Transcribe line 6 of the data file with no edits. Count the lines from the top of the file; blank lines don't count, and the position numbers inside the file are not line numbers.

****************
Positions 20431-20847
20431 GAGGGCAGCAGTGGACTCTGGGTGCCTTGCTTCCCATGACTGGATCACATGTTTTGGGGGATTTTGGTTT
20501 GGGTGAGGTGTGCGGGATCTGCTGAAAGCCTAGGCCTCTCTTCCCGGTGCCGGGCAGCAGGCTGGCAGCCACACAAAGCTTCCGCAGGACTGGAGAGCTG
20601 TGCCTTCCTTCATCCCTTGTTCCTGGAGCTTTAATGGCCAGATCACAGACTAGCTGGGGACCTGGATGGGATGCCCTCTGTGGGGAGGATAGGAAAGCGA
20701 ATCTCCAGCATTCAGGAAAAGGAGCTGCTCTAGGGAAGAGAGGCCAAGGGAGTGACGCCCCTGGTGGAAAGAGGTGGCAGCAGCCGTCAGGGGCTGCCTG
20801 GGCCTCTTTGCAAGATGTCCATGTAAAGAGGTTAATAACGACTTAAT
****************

20801 GGCCTCTTTGCAAGATGTCCATGTAAAGAGGTTAATAACGACTTAAT